SBRT and Anti–PD-1 Treatment in Metastatic Solid Tumors

Key Points

  • Severe treatment-related toxicity occurred in 8% of patients without requiring SBRT dose reduction.
  • Objective response was observed in 13% of patients.

In a phase I study reported in the Journal of Clinical Oncology, Luke et al found that a strategy of multisite stereotactic body radiotherapy (SBRT) followed by pembrolizumab was feasible in patients with metastatic solid tumors. It was hypothesized that stimulation of immune responses by SBRT might augment the activity of anti–programmed cell death protein 1 (PD-1) treatment.

Study Details

In the single-institution study (University of Chicago), patients with progressive disease on standard treatment received SBRT to two to four metastases; not all metastases were irradiated, and metastases > 65 mL were partially irradiated. SBRT doses ranged from 30 to 50 Gy in three to five fractions with predefined dose reduction for excessive dose-limiting toxicities. Pembrolizumab was given at 200 mg every 3 weeks starting within 7 days of SBRT completion. Pre- and post-SBRT specimens were analyzed in a subgroup of patients to assess interferon-gamma–induced gene expression.

Toxicity and Tumor Response

Of 79 patients enrolled between January 2016 and March 2017, 73 received SBRT and at least one cycle of pembrolizumab. A total of 94.5% of patients received SBRT to two metastases. Median follow-up for toxicity was 5.5 months. There were no radiation dose reductions, but six patients (8.2%) had severe treatment-related toxicity, consisting of grade 3 pneumonitis in three, grade 3 colitis in two, and grade 3 hepatic toxicity in one.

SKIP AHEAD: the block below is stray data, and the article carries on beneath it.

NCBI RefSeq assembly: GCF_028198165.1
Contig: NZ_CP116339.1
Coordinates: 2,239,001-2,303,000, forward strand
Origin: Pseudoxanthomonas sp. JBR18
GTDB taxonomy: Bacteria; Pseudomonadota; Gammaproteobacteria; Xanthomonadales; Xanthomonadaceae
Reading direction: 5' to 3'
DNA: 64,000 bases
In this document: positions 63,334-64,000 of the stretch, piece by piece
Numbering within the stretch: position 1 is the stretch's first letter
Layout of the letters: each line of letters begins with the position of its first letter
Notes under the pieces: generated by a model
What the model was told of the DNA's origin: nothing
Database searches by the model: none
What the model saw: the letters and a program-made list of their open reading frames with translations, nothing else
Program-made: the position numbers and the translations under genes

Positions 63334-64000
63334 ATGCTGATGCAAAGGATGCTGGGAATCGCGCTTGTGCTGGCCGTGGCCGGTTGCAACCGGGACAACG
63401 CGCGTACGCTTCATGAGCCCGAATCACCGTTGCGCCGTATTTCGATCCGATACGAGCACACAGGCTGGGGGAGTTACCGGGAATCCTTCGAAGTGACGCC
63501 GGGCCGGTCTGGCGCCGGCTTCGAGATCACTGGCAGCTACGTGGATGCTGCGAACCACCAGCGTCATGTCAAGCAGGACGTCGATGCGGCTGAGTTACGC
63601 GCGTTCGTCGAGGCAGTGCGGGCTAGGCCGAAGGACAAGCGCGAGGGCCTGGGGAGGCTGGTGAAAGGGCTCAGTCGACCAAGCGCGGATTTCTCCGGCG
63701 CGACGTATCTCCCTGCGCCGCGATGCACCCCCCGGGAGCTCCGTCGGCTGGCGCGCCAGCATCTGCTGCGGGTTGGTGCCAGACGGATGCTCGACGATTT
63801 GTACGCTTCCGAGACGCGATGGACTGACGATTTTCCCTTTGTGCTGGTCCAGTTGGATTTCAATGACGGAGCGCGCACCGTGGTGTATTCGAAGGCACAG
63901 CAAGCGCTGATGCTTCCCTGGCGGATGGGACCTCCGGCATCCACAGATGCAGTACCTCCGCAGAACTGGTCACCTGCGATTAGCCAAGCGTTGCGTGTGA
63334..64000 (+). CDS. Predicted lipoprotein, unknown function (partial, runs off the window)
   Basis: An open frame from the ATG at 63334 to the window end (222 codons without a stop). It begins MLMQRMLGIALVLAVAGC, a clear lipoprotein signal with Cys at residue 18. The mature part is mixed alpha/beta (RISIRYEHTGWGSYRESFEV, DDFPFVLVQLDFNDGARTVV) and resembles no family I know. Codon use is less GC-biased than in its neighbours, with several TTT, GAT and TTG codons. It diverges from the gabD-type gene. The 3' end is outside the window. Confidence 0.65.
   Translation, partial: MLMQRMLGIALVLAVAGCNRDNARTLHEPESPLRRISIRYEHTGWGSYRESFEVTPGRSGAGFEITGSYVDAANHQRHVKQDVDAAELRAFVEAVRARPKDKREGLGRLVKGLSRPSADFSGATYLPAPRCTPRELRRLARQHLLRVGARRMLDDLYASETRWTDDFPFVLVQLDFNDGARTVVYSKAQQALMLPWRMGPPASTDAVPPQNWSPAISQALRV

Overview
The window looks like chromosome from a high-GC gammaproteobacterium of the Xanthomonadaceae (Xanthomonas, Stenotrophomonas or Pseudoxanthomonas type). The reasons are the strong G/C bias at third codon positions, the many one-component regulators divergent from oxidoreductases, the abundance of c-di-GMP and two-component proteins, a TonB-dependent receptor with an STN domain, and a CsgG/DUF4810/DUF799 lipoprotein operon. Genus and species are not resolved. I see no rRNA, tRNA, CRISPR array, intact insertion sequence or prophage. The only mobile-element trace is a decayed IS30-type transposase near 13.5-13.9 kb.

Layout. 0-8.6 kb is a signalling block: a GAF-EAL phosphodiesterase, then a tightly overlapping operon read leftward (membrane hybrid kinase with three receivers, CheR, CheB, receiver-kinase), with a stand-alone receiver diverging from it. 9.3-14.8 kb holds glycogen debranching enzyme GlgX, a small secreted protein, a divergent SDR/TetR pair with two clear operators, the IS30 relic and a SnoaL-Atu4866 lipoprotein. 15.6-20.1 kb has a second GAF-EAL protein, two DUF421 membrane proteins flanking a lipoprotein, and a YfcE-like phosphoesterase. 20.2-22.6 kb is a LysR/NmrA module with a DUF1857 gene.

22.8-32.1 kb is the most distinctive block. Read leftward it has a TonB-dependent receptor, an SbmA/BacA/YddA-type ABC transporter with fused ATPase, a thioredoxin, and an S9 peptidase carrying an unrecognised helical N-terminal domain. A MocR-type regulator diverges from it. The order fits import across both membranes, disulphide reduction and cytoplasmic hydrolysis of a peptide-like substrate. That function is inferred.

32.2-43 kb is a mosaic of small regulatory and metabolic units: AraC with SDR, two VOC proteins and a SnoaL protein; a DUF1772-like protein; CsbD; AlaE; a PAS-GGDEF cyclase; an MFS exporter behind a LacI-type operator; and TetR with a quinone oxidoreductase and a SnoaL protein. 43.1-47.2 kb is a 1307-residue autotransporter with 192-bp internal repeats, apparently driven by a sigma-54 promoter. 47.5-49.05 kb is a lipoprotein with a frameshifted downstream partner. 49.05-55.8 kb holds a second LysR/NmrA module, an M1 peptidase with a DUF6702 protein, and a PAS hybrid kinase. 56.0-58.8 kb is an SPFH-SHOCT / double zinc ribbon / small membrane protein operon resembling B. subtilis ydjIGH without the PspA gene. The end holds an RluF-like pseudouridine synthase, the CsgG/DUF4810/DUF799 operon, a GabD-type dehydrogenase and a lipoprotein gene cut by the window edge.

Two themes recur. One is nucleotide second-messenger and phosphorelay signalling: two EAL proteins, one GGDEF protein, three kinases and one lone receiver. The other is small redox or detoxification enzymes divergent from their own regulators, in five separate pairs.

Among 68 patients with imaging follow-up, the overall objective response rate was 13.2%.

The mean change in tumor diameter was -21.7% for irradiated metastases vs 1.7% for nonirradiated metastases (P = .0008). Among 52 patients with paired data, tumor control (lack of progression at last follow-up) was observed in 36 patients for both irradiated and nonirradiated metastases; irradiated metastases but not nonirradiated metastases progressed in one patient and nonirradiated metastases but not irradiated metastases progressed in 15 (P = .0005). Median progression-free survival was 3.1 months, and median overall survival was 9.6 months.

In a small subgroup of patients evaluated, increased interferon-gamma gene expression in post-SBRT specimens was significantly correlated with response in nonirradiated tumors (P = .023). Elevated immune scores primarily reflected GZMK overexpression. No association was observed between pre-irradiation immune gene expression and response in irradiated or nonirradiated tumors.

The investigators concluded, “Multisite SBRT followed by pembrolizumab was well tolerated with acceptable toxicity. Additional studies exploring the clinical benefit and predictive biomarkers of combined multisite SBRT and PD-1–directed immunotherapy are warranted.”

The study was supported by the University of Chicago, National Institutes of Health, Merck, and others.

Steven J. Chmura, MD, PhD, of the Department of Radiation and Cellular Oncology, University of Chicago, is the corresponding author for the Journal of Clinical Oncology article.

The content in this post has not been reviewed by the American Society of Clinical Oncology, Inc. (ASCO®) and does not necessarily reflect the ideas and opinions of ASCO®.


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